458 Meylert St Laporte PA 18626
The Sullivan County Historical Society’s Annual Dinner/Meeting will again be held at the Forksville United Methodist Church, across the road from the Forksville Covered Bridge on Route 154 on Thursday, August 15th. The dinner is pre-paid reservations only ($15/person) and payment must be in by Sat., Aug. 10 at 5 p.m. Reservation money is not refundable. The dinner begins at 6 p.m. followed by a short meeting at 7 and the speaker’s presentation. You need not attend the dinner to come hear the speaker.
Robert E. Lee III of Columbia County will be speaking on his quest to unearth the treasures below outhouses. He will talk about excavating outhouse sites throughout a six county area of central Pennsylvania. Robert stated digging as a hobby to recover pottery for the historical and educational displays in which he was involved. “At first it was the artifacts, then it became the stories behind these historical artifacts – all different and unique”, he says that after eight and a half years of digging. Robert studied art education and ceramics at Kutztown State College. He displays and/or demonstrates old pottery techniques at Warrior Run reenactments. He will also be soliciting the people of Sullivan County for possible “dig sites” within our county. If you have one in mind but are unable to attend Robert’s talk, you can contact Melanie Norton either at the museum (570)946-5020 or her home (570)924-3027. Thus far Robert has not had a dig in our county but would be very interested in doing some.
Outhouses have also been referred to as “house behind the house” or a privy or an earth closet. Usually they were located away from the house and fresh water sources, and faced the opposite direction from the home. They were (and sometimes still are) a simple, small structured building placed over a pit that becomes a toilet. Their earliest existence appears to be in the fifteen century or 500 years ago. Because of the lack of education, literacy was a problem so to designate early outhouses for the sexes, a sun standing for the men or a moon for women was cut into the door. This allowed for not only a little light but also some venting. Eventually the sun insignia for men was changed to a star. Today the moon is a recognized symbol for the outhouse as the stars slowly disappeared. Speculation is that men tend to like to go behind a tree and then there’s the general housekeeping and upkeep that may have been performed well by women for the care of their outhouses. And of course, in modern times, the outhouse was replaced by the water closet, better known as indoor plumbing. But, whatever the reason, in its day the outhouse served a necessary function that the majority of us wouldn’t begin to appreciate today!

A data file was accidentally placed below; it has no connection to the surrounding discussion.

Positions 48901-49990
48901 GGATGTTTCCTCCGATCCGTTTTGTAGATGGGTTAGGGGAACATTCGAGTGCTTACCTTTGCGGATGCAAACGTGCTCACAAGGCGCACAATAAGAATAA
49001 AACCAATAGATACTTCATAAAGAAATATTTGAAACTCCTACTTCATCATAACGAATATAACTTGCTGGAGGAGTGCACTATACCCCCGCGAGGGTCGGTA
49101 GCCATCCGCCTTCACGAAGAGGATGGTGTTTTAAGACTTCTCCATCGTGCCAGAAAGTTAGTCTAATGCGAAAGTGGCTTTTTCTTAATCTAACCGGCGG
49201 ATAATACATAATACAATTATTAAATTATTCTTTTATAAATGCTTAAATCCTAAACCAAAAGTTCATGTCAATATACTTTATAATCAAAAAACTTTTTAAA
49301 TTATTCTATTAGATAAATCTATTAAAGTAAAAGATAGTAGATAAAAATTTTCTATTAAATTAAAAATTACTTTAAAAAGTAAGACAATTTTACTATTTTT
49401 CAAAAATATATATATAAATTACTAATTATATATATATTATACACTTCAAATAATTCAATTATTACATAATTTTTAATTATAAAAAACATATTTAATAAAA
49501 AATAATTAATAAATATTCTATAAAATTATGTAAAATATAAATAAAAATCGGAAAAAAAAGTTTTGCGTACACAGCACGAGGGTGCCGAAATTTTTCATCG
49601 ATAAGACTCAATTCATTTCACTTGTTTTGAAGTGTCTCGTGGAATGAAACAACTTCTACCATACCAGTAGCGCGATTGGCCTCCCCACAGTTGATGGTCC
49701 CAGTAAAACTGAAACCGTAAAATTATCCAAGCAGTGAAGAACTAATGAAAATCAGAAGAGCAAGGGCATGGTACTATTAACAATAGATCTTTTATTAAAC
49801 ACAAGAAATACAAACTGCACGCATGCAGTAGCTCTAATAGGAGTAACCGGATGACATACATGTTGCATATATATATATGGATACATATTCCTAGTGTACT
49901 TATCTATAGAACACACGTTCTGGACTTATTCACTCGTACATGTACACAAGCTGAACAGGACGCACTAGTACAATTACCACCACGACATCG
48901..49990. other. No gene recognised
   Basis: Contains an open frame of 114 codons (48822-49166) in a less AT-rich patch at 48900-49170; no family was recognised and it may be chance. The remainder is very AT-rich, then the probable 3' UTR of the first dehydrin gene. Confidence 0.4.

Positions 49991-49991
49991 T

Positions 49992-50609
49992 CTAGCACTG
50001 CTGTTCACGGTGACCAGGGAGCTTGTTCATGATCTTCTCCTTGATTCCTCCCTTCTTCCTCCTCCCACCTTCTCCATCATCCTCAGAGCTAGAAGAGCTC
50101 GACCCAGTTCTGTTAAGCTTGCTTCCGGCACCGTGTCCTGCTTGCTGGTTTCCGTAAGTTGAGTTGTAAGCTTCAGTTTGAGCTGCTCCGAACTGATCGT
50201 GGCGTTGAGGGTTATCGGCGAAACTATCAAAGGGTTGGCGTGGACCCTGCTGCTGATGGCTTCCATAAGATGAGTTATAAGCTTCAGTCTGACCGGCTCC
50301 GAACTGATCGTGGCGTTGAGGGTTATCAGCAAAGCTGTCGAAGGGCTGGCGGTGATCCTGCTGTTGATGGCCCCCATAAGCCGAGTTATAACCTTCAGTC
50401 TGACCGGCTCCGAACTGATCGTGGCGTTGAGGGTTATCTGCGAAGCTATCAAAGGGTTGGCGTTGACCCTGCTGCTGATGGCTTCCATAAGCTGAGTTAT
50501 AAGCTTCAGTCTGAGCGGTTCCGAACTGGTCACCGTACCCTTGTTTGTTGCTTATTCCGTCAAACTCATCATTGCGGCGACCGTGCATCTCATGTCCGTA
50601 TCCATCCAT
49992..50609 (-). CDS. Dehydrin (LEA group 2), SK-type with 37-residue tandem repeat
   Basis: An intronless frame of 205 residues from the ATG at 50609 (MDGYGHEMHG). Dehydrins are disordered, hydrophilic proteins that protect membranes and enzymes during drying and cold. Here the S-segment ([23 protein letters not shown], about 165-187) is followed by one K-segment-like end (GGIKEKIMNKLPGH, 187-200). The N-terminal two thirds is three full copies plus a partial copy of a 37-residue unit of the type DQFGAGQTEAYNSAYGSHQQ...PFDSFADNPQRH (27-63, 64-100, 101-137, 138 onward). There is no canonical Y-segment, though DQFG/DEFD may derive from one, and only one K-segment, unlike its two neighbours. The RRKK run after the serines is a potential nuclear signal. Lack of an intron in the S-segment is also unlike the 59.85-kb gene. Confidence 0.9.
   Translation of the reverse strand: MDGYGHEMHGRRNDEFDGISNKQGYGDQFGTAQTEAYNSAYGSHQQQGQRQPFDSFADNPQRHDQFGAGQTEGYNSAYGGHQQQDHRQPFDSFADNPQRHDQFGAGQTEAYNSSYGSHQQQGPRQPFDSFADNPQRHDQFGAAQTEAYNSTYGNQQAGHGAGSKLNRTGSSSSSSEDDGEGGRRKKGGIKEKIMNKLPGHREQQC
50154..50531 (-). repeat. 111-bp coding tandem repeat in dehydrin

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The Sullivan County PA Historical Society and Museum is a registered 501(c)(3).